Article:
baby feeding self yogurt

You might have heard of it but are not sure how to do it. We look at the pros and cons of baby-led weaning, and how start your baby on their first foods.

Baby-led weaning is all about offering your baby a selection of foods to choose from and letting them feed themselves. Introducing your little one to solids through baby-led weaning allows them to be in charge, explore and choose what they pick up and eat. This means they’re more likely to take food into their mouth, move it around and swallow safely.

So far so simple, but here we explain what else you might want to know before deciding to introduce solids in this way.

What is baby-led weaning?

The recommended age to start baby-led weaning is from six months onwards (NHS Choices, 2018). This is the same age as the alternative – spoon-feeding (Dodds 2013).

How do I start baby-led weaning?

To try baby-led weaning, your baby will need to be able to grasp whole pieces of food and bring them to their mouth. Babies usually develop this skill at around six months old (Naylor and Morrow, 2001; Wright et al, 2011).

First, you need to sit your baby upright facing the table, either on your lap or in a highchair. Make sure they are steady and can use their hands and arms freely (Rapley and Murkett, 2010).

You can start by offering your baby sticks and chunks of food, rather than giving it to them (Rapley and Murkett, 2010; First steps nutrition, 2017; NHS Choices, 2018). Try giving them things like cooked sweet potato, banana and unsalted breadsticks (Rapley and Murkett, 2010). See our other articles for more baby-led weaning how-to tips.

What are the benefits of baby-led weaning?

  • Your little one has the chance to choose, pick up and explore food themselves. Helping them to gain independence.
  • They get used to different food textures from the beginning.
  • Your baby can be offered food that the whole family is eating, with little need for further preparation.
  • Parents often say that babies who choose what to feed themselves have wider food tastes. The evidence is mixed about whether baby-led weaning could stop babies from becoming fussy eaters.
  • Some research suggests babies who feed themselves are more likely to control their appetite, perhaps reducing their risk of obesity later in life. Other research suggests that’s not the case, so we don’t yet know for sure. (Townsend and Pitchford, 2012, Brown and Lee 2015; Rapley, 2015; Brown et al, 2017; Lakshman et al, 2017)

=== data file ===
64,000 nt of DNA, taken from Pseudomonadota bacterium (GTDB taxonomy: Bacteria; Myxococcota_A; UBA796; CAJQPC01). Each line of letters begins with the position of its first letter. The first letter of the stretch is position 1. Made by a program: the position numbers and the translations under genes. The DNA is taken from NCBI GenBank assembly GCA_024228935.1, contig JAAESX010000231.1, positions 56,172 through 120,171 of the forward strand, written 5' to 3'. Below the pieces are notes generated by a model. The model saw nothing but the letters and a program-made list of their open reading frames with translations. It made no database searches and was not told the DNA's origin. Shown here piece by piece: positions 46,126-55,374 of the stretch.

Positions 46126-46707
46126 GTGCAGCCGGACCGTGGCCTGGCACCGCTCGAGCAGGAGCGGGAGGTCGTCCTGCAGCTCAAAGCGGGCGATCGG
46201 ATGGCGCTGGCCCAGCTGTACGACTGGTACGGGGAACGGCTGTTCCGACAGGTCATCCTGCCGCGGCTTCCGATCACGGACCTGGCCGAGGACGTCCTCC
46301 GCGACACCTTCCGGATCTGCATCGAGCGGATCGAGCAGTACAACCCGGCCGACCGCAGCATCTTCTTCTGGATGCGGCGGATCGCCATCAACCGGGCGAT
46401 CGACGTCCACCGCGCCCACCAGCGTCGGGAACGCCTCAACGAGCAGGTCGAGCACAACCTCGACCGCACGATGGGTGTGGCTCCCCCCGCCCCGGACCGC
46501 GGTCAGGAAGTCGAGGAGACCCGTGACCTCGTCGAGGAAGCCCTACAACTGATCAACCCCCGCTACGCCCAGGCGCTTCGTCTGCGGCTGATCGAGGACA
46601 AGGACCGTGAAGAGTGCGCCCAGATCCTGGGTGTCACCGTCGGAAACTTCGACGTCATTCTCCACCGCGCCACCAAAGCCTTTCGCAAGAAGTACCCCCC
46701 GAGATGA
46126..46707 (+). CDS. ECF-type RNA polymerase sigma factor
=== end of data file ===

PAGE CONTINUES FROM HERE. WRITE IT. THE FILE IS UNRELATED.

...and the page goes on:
What are the negatives of baby-led weaning?

  • Some parents worry that baby-led weaning is more likely to cause their baby to choke than spoon-feeding. But there is no evidence for this.
  • Baby-led weaning can be messier than spoon-feeding. Whether you’re spoon-feeding or baby-led weaning, you’re bound to have some mess at this age.
  • One concern is whether baby led-weaning provides a varied and nutritious enough diet. One study found baby-led weaning babies consumed ‘higher intakes of fat and saturated fat, and lower intakes of iron, zinc and vitamin B12’. Another trial suggests parents offer their babies iron-rich foods like meat, pulses and fortified cereals at every mealtime. (Cameron et al, 2012; Cameron  et al, 2013;  Daniels et al, 2015; Morison et al, 2015; Rapley 2015; D’Andrea et al, 2016; Fangupo et al, 2016)

Baby-led weaning and choking

There is no evidence to suggest babies are more likely to choke with baby-led weaning, compared to spoon-feeding (Cameron et al, 2013; Fangupo et al, 2016). So try not to worry too much.

All babies have a strong gag reflex. You’ll be able to tell difference between gagging and choking. When your baby gags they might cough and go red in the face but if they are choking, they will be silent.

Make sure you know what to do if your baby is choking. Some parents find it helpful to attend an NCT baby first aid course to help build up their confidence.

Read our top tips on how to get started with baby-led weaning.

This page was last reviewed in June 2018